Ring Sensor Guide for Garage Doors

The Ring Alarm is a great tool for ensuring the security of your home. It helps protect most aspects of your home, most notably entryways – but what about your garage? After all, this is another way thieves can enter your home.

One component of the Ring Alarm System, the Contact Sensors are advertised for use with typical doors and windows. Garage doors, however, can also benefit from protection. So can Ring’s Contact Sensors be used for your garage doors too? To answer that, it’s important to know how they work to begin with.

What is the Ring Alarm System?

In July 2018, Ring introduced the Ring Alarm System. It’s designed to keep your home safe by alerting you to any potential safety threats and intruders.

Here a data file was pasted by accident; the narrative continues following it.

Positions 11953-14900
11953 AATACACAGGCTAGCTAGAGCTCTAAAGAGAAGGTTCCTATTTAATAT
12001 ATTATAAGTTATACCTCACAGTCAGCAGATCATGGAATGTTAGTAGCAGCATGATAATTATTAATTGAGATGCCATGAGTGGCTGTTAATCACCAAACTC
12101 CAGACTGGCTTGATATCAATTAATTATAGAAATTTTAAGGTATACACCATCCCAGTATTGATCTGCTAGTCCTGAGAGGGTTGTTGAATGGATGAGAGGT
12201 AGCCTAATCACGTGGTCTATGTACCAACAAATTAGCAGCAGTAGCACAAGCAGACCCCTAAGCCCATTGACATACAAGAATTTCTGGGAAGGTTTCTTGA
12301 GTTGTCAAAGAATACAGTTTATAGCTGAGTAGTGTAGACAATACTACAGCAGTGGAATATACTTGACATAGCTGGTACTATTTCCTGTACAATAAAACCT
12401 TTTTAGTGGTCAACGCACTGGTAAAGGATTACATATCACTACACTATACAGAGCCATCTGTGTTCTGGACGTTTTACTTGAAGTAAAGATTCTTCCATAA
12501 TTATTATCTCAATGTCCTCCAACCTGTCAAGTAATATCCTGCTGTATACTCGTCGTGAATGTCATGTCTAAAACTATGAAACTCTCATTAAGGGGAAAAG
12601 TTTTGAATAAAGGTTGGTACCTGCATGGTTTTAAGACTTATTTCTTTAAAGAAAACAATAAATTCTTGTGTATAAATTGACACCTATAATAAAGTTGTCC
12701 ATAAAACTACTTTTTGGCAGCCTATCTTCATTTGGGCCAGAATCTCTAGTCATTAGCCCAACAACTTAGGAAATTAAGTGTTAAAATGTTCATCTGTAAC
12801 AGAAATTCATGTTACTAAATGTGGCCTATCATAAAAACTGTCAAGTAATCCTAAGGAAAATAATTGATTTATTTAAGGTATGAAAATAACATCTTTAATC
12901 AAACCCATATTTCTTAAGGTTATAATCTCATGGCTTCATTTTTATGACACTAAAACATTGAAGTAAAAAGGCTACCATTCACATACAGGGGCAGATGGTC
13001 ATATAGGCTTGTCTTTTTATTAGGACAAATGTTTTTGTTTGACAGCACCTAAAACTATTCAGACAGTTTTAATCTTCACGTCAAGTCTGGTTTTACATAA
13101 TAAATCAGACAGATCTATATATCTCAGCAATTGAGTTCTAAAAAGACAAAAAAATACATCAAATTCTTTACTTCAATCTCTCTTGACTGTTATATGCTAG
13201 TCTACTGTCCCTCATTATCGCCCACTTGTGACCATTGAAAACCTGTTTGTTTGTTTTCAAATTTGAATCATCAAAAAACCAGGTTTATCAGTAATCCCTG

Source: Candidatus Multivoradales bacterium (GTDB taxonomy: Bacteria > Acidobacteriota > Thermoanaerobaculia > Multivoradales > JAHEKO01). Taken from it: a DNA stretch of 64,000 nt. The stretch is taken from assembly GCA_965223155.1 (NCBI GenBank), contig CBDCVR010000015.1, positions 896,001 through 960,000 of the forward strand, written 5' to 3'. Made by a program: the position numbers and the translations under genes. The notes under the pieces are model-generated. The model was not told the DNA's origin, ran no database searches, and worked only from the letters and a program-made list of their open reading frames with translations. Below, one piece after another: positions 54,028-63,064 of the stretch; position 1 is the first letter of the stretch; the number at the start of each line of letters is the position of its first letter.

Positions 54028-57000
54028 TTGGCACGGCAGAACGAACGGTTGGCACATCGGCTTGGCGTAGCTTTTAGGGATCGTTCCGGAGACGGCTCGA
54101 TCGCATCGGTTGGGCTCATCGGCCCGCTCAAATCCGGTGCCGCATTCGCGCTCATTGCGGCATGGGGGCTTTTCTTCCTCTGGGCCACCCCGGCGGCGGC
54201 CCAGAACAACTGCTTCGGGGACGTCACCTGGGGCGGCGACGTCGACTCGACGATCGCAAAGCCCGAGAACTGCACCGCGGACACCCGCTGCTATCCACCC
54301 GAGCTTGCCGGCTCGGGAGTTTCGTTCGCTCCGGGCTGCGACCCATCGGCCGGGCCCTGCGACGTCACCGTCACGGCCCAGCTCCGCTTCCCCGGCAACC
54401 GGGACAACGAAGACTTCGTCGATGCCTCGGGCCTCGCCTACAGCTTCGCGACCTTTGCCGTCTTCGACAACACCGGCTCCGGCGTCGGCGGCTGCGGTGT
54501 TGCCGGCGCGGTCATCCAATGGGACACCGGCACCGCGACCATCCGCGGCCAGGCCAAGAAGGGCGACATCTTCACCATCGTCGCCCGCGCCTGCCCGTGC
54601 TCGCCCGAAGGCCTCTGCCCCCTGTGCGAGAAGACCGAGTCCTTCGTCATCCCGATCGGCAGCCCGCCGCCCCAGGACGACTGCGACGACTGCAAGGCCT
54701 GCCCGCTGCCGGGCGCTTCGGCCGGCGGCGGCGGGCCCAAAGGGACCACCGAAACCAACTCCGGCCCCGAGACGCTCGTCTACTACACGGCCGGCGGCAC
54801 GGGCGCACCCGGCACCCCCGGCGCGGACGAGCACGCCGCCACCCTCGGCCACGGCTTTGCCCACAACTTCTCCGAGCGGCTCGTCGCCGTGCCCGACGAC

The Ring Alarm system box
The Ring Alarm system box

The components of the Ring Alarm System include:

The amount of Motion Sensors and Contact Sensors included in the kits depends on the size of the kit you purchase. These components are also available to purchase individually to better suit your needs.

The Ring Alarm System comes in two versions – the Ring Alarm, and the Ring Alarm Pro. The Ring Alarm Pro includes an eero 6 Wi-Fi router built right into the Base Station. This improves the speed and responsiveness of your Ring Alarm as well as all connected devices.

Faster speeds also mean getting your alerts exactly when things happen – critical in the event of a break-in or other issue threatening the safety of your home and family. 

The Base Station is the most important component of the Ring Alarm System.

The Ring Alarm base station mounted on a wall above a metal shelf.
A wall-mounted Ring Alarm base station.